THE PLAN Journal (TPJ) intends to disseminate and promote innovative, thought-provoking and relevant research, studies and criticism in architecture and urbanism. The criteria for selecting contributions will be innovation, clarity of purpose and method, and potential transformational impact on disciplinary fields or the broader socio-cultural context. The ultimate purpose of the TPJ is to enrich the dialog between research and professional fields, in order to encourage both applicable new knowledge and intellectually driven modes of practice. (Maurizio Sabini)

LATEST ARTICLES

 Open Access
THEORY
Conference Report

"Ando and Le Corbusier: Masters of Architecture" Symposium

by: Eric Mumford VOLUME 4/2019 - Issue 1 , Pages: 1 - 4 doi: doi: 10.15274/tpj.2019.04.01.4, published: 2019-03-04
 Open Access
THEORY
Book Review

"Lake of the Mind. A Conversation with Steven Holl"

by: Christopher Platt VOLUME 4/2019 - Issue 1 , Pages: 1 - 5 doi: 10.15274/tpj.2019.04.01.5, published: 2019-03-05
 Subscribers only
HOUSING
Article

Housing by People and Work: Design Principles for Favelas Residents in Economies of Commerce and Service

by: Ana Rosa Chagas Cavalcanti , Tiziano Li Piani VOLUME 4/2019 - Issue 1 , Pages: 1 - 24 doi: 10.15274/tpj.2019.04.01.3, published: 2019-03-04

This article proposes a new approach towards the design and planning of social housing destined to residents living in informal settlements of Brazil. It is aimed at restoring the proximity between the labor and domestic functions within the spatial domain of the house. This need emerges from a field research aimed at addressing the spatial logics emplaced by residents in Brazilian favelas. The integration proposed in the article is meant to be achieved with the combined goal of improving the living conditions of the residents, sustaining also their socio-economic development, while promoting also the economy of the city. Graphic guidelines are shown to the reader after a critical analysis of the main systems of housing currently emplaced for unprivileged people. 

 Open Access
THEORY
In Memoriam

Remembering Robert Venturi, a Modern Mannerist

by: Maurizio Sabini VOLUME 4/2019 - Issue 1 , Pages: 1 - 7 doi: 10.15274/tpj.2019.04.01.1, published: 2018-10-05

 Open Access
CRITICISM
Exhibition Review

"FREESPACE" and the Citizen: Stories of Generosity from the Venice Architecture Biennale 2018

by: Carla Brisotto , Cristina Cassandra Murphy , Martha Battaglin Ramos VOLUME 4/2019 - Issue 1 , Pages: 9 - 24 doi: 10.15274/tpj.2019.04.01.2, published: 2018-10-30

 Open Access
Editorial

New Paradigms

by: Maurizio Sabini VOLUME 3/2018 - Issue 2 [THE SHARED PROJECT], Pages: 269 - 271 doi: 10.15274/tpj.2018.03.02.11, published: 2019-02-13
 Subscribers only
Article

Collective Creativity in a Geodesign World: The DC-Baltimore Futures Studio

by: Jana VanderGoot , Dan Engelberg , Gerrit-Jan Knaap VOLUME 3/2018 - Issue 2 [THE SHARED PROJECT], Pages: 377 - 400 doi: 10.15274/tpj.2018.03.02.9, published: 2019-02-12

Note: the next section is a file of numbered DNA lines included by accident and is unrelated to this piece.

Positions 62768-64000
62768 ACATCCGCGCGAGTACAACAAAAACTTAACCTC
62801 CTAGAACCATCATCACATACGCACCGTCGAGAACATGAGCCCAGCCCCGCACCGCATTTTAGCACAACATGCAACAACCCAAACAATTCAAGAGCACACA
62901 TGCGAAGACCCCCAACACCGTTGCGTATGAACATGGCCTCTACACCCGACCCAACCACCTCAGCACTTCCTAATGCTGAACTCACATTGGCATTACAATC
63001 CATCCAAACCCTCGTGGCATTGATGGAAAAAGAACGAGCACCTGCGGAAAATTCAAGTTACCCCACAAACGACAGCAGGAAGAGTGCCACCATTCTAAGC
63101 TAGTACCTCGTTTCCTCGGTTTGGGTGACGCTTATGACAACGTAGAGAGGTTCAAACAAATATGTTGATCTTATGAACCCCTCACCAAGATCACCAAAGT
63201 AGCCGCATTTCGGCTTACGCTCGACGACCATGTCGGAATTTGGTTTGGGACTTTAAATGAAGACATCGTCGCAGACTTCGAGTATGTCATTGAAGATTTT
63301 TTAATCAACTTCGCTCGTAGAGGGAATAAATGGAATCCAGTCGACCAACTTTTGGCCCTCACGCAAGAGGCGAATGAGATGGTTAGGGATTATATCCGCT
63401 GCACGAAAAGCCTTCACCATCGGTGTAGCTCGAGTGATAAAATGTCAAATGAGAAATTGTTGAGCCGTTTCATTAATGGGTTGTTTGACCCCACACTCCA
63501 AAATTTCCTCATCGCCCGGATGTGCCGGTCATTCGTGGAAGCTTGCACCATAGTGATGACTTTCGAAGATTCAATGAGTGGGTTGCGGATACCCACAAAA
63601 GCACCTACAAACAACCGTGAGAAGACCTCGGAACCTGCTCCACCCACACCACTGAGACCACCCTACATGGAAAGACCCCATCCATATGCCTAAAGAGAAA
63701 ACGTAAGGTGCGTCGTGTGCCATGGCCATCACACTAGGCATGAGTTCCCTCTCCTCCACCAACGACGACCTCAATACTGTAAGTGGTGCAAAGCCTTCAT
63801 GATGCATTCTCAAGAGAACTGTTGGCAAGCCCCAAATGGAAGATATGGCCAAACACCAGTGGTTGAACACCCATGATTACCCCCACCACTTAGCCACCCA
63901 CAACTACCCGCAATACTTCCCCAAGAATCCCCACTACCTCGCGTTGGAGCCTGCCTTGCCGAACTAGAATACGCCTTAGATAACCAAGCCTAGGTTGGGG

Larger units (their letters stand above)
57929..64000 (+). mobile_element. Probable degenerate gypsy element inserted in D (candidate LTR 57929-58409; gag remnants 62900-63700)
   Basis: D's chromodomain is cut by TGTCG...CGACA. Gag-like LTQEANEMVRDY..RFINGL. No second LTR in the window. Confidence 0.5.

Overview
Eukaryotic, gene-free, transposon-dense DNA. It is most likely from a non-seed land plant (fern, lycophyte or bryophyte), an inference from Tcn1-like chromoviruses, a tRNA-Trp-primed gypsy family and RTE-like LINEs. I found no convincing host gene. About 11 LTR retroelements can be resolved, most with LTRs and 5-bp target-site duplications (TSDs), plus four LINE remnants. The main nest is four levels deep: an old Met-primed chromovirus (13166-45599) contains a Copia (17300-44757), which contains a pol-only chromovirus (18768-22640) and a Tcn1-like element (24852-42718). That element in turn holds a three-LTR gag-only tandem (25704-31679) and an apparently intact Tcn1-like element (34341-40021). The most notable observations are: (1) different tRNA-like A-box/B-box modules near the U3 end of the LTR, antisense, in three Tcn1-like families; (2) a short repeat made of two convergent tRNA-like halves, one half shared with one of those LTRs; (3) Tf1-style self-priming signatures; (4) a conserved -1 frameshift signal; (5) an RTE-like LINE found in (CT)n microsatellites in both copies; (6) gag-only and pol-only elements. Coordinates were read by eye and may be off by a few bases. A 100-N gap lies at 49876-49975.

In the spring of 2018, the National Center for Smart Growth (NCSG) invited architects at the University of Maryland to engage a project called PRESTO (Prospects for Regional Sustainability Tomorrow). PRESTO is believed to be the first attempt at addressing the long-term sustainability of the DC-Baltimore region using advanced algorithmic modeling and scenario analysis techniques to examine the impacts of fuel costs, technological advancement, and government regulation. This article highlights contributions of the DC-Baltimore Futures: Designing XL to XS studio as it engaged the multi-disciplinary NCGS team on PRESTO, which is described in this article as a geodesign project. The impact of collective creativity as part of DC-Baltimore Futures studio pedagogy is discussed as one of the many ways that the PRESTO algorithms were tested. The article concludes with reflections on the role and potential of collective creativity in open source modes of geodesign and “senseable” city design.

 Subscribers only
Essay

Fluid Urbanism: How Information Steered Architecture Might Reshape the Dynamics of Civic Dwelling

by: Sharon Wohl , Reny Revariah VOLUME 3/2018 - Issue 2 [THE SHARED PROJECT], Pages: 401 - 426 doi: 10.15274/tpj.2018.03.02.8, published: 2018-12-20

This paper speculates on how new forms of dwelling might be re-conceived as more nimble, flexible components: ones capable of deploying to different sites and atmospheres, while simultaneously providing more broadly distributed access to amenities that otherwise remain limited to the privileged few. Specifically, it examines the notion of a mobile dwelling architecture that could be deployed to various sites across the city - each site being characterized by particular “niche” offerings. Here, rather than dwelling units being considered as static entities within the urban fabric, they are re-considered as nimble, deployable agents - able to relocate to different sites and settings in accordance with different parameters that are customized through individual cost-benefit analyses and feedback dynamics. Accordingly, over time, bottom-up, self-organizing “niches” of fit inhabitation emerge. The paper associates this kind of designed environment with the dynamics of complex adaptive systems - where emergent global features arise from the bottom-up. Here, a kind of “swarm” urbanism is deployed: one adjusting over time in response to atmospheric variables.

 Open Access
EDITORIAL
Article

In This Issue [1/2018]

by: Maurizio Sabini VOLUME 3/2018 - Issue 1 , Pages: 5 - 6 doi: doi: 10.15274/tpj.2018.03.01.14, published: 2018-08-02

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